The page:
A good start can mean a head start for young children, setting the pattern for their long-term physical, emotional and cognitive development. Funding remains a barrier to implementing early childhood development programmes but thanks to their pioneering work in the area, the Bertha Centre Innovative Finance team is helping turn things around in the Western Cape.
This work has won them the Vice-Chancellor’s Global Citizenship Award, presented at the University of Cape Town (UCT) Annual Awards 2019 on Thursday, 28 November. The award was collected by Barry Panulo whose colleague and partner in the team, Dr Susan de Witt, was abroad. Panulo is a senior analyst in the Innovative Finance team at UCT’s Graduate School of Business (GSB) Bertha Centre for Social Innovation and Entrepreneurship, where they both work.
Their innovation is a pioneering contracting and financing approach to funding early childhood development, created on behalf of the Western Cape Department of Social Development.
“We designed and helped the department implement a Social Impact Bond, a mechanism through which government pays for the results or outcomes of a social programme – in this case an early childhood development initiative, as opposed to funding upfront delivery,” Panulo explained.
Reducing risk, boosting development
This is how it works: service providers access working capital from investors and their contribution is repaid by government, on condition that the programme funded achieves a set of agreed, measurable impacts.
“In doing so, government reduces the risk of funding potentially ineffective third-party programmes and applies performance incentives to ensure children are ready to learn and thrive by the time they enter Grade 1,” said Panulo.
“Our implementation of this approach also enlists a private donor to help government pay for results. Importantly, it establishes a model for public-private cooperation towards measurable social impact.”
“Funding early childhood development is the most attractive form of human capital investment.”
It’s common knowledge that the first 1 000 days of a child’s life are critical to future wellbeing, both to the individual and to society.
“Research has showed that funding early childhood development is the most attractive form of human capital investment, even more so than the benefit derived from primary, secondary or university education,” he added.
Panulo and De Witt’s initial work has already seen the implementation of a programme to support the provision of quality and effective early childhood development services to 3 000 under-served children in the Delft and Atlantis communities.
“It also has significant learning implications,” said Panulo, “and will generate insights for enhancing the impact of tax payer money spent on third-party social and environmental programmes more generally.”
The duo’s work sits squarely at the centre of the Bertha Centre’s mission: to create a more inclusive society by fostering social innovation and entrepreneurship.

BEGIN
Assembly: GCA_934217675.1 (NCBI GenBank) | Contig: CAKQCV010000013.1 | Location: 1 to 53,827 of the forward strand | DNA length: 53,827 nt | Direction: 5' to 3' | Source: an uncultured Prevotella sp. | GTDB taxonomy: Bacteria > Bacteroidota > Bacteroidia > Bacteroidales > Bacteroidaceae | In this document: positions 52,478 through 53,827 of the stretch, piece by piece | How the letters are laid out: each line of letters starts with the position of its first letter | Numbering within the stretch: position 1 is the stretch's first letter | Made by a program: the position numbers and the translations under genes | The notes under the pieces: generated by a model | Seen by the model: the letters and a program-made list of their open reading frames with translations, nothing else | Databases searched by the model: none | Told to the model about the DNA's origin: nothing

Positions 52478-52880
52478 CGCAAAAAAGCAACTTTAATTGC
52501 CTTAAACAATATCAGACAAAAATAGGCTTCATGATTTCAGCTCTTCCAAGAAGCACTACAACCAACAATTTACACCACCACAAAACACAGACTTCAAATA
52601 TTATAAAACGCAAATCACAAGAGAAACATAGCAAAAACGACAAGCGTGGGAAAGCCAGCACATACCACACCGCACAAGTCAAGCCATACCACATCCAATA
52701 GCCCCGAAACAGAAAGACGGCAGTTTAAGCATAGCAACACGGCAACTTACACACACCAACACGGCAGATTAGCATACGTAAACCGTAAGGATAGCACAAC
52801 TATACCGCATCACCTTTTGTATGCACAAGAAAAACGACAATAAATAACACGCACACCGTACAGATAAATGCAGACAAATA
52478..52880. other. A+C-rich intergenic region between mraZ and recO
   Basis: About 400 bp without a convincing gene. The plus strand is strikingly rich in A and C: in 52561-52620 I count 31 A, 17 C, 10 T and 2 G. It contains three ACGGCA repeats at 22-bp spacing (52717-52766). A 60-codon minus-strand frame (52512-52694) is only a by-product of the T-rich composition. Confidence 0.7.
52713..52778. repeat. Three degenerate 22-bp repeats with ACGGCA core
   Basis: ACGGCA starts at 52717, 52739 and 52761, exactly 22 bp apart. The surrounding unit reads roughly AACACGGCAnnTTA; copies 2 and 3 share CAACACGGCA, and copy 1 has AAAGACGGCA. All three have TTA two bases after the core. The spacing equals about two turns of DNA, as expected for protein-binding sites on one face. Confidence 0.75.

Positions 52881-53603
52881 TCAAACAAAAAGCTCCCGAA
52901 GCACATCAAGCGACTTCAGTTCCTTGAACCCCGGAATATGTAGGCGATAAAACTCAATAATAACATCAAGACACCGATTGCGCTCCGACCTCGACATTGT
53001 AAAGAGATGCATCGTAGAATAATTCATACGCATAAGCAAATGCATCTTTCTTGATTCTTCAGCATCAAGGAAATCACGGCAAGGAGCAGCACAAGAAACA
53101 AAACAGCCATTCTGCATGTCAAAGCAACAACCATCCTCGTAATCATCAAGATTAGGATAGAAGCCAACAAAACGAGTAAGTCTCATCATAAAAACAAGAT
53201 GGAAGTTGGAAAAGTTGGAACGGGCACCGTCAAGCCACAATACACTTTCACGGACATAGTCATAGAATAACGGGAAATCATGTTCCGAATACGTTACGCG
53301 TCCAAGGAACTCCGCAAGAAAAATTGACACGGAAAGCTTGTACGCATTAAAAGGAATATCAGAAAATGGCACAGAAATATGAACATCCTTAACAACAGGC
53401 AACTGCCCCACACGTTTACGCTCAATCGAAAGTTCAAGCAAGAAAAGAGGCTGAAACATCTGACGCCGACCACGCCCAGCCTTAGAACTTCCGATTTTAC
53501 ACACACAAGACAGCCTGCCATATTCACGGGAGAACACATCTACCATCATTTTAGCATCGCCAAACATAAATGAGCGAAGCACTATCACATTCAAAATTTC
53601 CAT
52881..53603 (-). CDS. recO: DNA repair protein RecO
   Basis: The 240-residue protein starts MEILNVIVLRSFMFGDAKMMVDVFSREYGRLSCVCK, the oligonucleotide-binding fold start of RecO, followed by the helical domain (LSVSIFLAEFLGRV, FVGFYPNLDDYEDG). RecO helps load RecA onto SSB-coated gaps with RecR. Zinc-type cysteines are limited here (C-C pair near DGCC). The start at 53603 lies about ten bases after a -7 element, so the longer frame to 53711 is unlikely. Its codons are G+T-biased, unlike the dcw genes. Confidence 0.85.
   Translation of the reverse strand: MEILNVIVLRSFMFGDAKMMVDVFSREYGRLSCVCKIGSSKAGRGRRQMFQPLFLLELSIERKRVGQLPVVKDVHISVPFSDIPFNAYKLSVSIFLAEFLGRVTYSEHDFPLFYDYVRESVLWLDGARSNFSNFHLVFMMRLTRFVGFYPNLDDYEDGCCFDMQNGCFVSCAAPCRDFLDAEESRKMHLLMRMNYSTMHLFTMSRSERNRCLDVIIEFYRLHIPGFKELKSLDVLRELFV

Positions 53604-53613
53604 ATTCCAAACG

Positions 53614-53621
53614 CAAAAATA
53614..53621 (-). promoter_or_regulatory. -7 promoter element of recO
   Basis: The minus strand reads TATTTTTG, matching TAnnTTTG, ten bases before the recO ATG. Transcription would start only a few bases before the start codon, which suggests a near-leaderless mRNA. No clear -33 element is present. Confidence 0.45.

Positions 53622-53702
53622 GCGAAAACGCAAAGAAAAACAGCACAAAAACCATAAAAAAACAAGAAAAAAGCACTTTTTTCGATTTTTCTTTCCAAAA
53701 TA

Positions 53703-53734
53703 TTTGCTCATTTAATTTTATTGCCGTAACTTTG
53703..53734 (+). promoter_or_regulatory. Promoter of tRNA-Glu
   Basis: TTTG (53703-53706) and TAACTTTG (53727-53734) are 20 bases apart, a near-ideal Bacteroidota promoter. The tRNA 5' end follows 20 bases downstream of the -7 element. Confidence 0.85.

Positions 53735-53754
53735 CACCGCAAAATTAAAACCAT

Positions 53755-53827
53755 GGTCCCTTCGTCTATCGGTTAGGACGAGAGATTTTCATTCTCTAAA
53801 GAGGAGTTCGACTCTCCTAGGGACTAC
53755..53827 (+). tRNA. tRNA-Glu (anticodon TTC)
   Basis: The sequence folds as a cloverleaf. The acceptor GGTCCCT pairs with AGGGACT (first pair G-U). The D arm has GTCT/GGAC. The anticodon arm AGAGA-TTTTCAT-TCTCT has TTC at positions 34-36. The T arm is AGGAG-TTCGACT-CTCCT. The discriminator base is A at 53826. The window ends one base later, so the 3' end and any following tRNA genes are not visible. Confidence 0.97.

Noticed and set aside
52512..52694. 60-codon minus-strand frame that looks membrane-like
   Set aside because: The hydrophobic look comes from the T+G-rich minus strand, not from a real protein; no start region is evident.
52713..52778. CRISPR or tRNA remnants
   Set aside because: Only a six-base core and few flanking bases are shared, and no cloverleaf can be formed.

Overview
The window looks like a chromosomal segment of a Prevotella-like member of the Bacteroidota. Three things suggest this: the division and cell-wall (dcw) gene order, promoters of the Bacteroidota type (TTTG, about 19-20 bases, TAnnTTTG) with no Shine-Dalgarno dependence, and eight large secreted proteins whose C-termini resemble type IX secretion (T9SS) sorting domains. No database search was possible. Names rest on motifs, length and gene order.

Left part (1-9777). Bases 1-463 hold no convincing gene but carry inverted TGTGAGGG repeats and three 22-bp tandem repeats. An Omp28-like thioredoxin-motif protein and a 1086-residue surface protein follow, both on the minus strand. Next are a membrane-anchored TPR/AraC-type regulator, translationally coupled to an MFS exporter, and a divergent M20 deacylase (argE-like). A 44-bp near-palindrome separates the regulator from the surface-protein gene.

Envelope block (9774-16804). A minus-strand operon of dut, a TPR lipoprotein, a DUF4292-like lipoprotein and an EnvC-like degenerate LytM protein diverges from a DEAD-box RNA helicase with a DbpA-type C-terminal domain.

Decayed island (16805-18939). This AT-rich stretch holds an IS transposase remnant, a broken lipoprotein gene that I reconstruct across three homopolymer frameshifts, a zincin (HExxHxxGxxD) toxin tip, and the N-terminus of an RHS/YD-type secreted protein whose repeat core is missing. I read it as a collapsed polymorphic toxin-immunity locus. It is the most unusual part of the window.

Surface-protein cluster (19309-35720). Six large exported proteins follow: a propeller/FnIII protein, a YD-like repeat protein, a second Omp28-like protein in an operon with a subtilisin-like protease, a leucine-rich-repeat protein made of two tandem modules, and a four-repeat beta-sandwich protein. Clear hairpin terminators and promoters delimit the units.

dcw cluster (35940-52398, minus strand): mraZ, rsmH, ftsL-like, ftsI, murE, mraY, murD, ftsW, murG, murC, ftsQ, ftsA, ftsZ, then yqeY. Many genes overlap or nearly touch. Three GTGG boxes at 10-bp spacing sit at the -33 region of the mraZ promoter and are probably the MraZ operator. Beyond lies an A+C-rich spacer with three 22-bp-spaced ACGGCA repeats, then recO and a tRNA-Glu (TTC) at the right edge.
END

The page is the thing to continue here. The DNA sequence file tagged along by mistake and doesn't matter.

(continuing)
“We explore new approaches for tackling South Africa and the continent’s most pressing social challenges and we work to create enabling environments to support innovators and enterprises towards social impact,” said Panulo.
“The Innovation Finance team is committed to research in the field and to convening, teaching and implementing catalytic projects focused on social finance as a tool to build a more sustainable, inclusive and vibrant society.”
This is the nub of UCT’s vision and mission.
The project had a long gestation, calling for perseverance, Panulo noted.
“It’s the product of years of effort and collaborative engagement with many role players.”
“It didn’t happen overnight. It’s the product of years of effort and collaborative engagement with many role players. Innovative processes, especially those as complex as the task we set ourselves when this work started four or five years ago, certainly have their frustrations. However, when it comes together, the results are well worth it.”
So, too, is recognition, through the Vice-Chancellor’s Award, of the value their work adds.
Panulo said they were “surprised and delighted” by the affirmation.
“Evidently, there are a lot of UCT colleagues doing exceptional work and to emerge as award recipients is a great privilege and incredibly humbling.
”I’d like to recognise and thank our GSB colleagues and all our partners, including government, programme implementers, and funders, that have taken the journey with us and continue to make implementation of this project possible.”
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On 28 November Vice-Chancellor Professor Mamokgethi Phakeng hosted the 2019 UCT Annual Awards, an evening that saw the university community gathered together to celebrate the outstanding contributions of professional, administrative support and service (PASS) and academic staff.
The event serves to acknowledge and honour no fewer than 127 long-serving staff and the recipients of the Distinguished Teacher Award, the Alan Pifer Research Award, ad hominem promotions and the inaugural Vice-Chancellor’s Awards for Excellence and Transformation.
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